Wrigley to leave Toronto with plenty of memories
Wrigley chewing gum might be most commonly associated with America (in particular Chicago--think Wrigley Field), but the company has deep roots in Toronto. This city was the first place its founder William Wrigley Jr. opened a factory outside the U.S., and for the last 108 years, this city has been producing several of the company's most recognizable brands.
That will all come to an end in a year from now when the company closes its Toronto plant. Given the longstanding relationship, here's a look at the local history of Wrigley's, one of the city's surprising manufacturing players for over a century.
William Wrigley Jr. was born in Philadelphia in 1861. A natural if initially wayward salesman, he ran away at age 11 and briefly sold newspapers in New York City before returning home and being expelled from school for pulling pranks. As a teenager he worked as a travelling salesman for his father's soap company.
The William Wrigley Jr. Company was founded in Chicago in 1891 a few years after an unsuccessful attempt at selling rubber stamps. At first Wrigley sold soap and baking soda, offering incentive gifts to customers who bought in bulk.
As Daniel J. Robinson wrote in his essay Marketing Gum, Making Meanings: Wrigley in North America, 1890-1930, giving away free prizes occasionally backfired. "A batch of umbrellas oozed red dye when exposed to rain [and] a silver-plated cologne bottle tarnished quickly and confused consumers, with some mistaking it for a handle-less syrup jug." Giving away free packs of chewing gum proved to be much more successful.
Early on, Wrigley paid candy maker Zeno Manufacturing Company to produce two products he helped develop: Juicy Fruit and Spearmint. Juicy Fruit was Wrigley's first product with Spearmint following a few months later. In 1893, the former travelling salesman who was now quickly becoming established in Chicago, bought Zeno and rebranded it as the William Wrigley Jr. Company.
In 1907, Wrigley made his first foray outside the U.S., opening a small factory at 7 Scott St. in Toronto--now the site of the St. Lawrence Centre for the Arts--with $50,000 of his own money. The 5-storey building was in the heart of the city's manufacturing district, but the location was only temporary. By 1917, the company was operating out of a purpose built 11,892 square metre plant on Carlaw Ave., between Dundas and Queen.
The products made in Toronto for the Canadian market during the 1910s included Doublemint, Spearmint, and Juicy Fruit. As he had when he was selling soap and baking soda, Wrigley offered wholesale customers a dizzying array of free gifts, including a 16-inch talking doll, watches, electric irons, Kodak cameras, even filing cabinets and oak tables. The more gum they bought, the better the gifts.
The company was also a prolific advertiser on both sides of the board. Most ads printed in the Toronto papers centred on gum's purported health benefits. Chewers could expect more energy, better digestion, even reduced thirst. "Wrigley's Spearmint lets you smoke all day - no bad effects," said one print ad that ran in the Toronto Star.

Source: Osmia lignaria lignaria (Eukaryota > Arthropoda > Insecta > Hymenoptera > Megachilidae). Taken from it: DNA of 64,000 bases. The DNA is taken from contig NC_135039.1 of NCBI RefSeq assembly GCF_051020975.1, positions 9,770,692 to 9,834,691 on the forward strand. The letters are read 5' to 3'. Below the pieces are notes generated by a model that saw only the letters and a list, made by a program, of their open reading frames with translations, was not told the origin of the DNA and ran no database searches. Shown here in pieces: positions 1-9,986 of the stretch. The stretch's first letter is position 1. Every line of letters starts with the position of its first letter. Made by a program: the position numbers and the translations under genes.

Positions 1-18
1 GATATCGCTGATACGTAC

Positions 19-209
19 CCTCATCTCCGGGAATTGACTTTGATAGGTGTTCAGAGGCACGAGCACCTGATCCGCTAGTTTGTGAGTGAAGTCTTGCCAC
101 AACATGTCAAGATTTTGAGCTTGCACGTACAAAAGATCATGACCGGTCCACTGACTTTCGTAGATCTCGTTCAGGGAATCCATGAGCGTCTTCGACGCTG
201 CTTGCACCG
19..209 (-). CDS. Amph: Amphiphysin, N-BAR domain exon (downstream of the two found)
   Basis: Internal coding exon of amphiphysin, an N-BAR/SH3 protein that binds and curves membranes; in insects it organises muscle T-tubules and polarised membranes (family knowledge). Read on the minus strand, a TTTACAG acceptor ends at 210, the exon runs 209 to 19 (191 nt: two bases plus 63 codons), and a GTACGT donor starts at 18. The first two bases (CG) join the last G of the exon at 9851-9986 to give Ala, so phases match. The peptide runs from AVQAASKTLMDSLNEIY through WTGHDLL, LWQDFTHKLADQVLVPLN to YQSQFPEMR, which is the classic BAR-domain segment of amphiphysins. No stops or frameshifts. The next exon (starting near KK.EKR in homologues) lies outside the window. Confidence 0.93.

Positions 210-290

Wrigley Jr. was also an early adopter of electronic billboard advertising. Times Square in New York glowed from the light of a massive 1,337.8 square metre neon sign, and 117 contiguous billboards lined the tracks of the rail line between Atlantic City and Trenton, New Jersey, making one giant, multi-state ad.
In addition, Wrigley bought a stake in the Chicago Cubs (later claiming the naming rights to their ball park) and the entire Californian island of Catalina, which he developed into a resort, in 1919. Daniel J. Robinson writes that the company signed a multi-year contract in 1922 for billboard, poster, subway, and street car advertising that was among the most valuable in the world at the time.
In the 1930s, a giant neon Spearmint sign was located on the roof of the Stollery's building at Yonge and Bloor and there were ads across the TTC. "Spearman," a sort of half-man, half-arrow creature, became the company mascot, appearing in countless promotional situations--even a version of the Mother Goose fairy tales that was handed out in schools in Toronto.
Wrigley moved from its Carlaw Ave. plant in 1963, eventually landing on Leslie St. north of Eglinton Ave. The old building was converted into lofts in 1998.
Wrigley Jr. died in 1932 and the company was passed to his son, Philip K. Wrigley.
When the Leslie St. plant closes next year, it will be the first time in more than a century that Wrigley chewing gum has been absent from the city. And that's a real shame.
UK advert for Wrigley's Spearmint.
"Fine for digestion, fine for teeth." A U.S. poster for Spearmint.
Don't forget to tune into the Wrigley Review on NBC nationwide.
The packaging for Spearmint, Doublemint, and Juicy Fruit have remained relatively unchanged for more than a century.
The sugar-coated P.K. gum appears not to have survived to the modern day.
Chris Bateman is a staff writer at blogTO. Follow him on Twitter at @chrisbateman.
Images: City of Toronto Archives, public domain.
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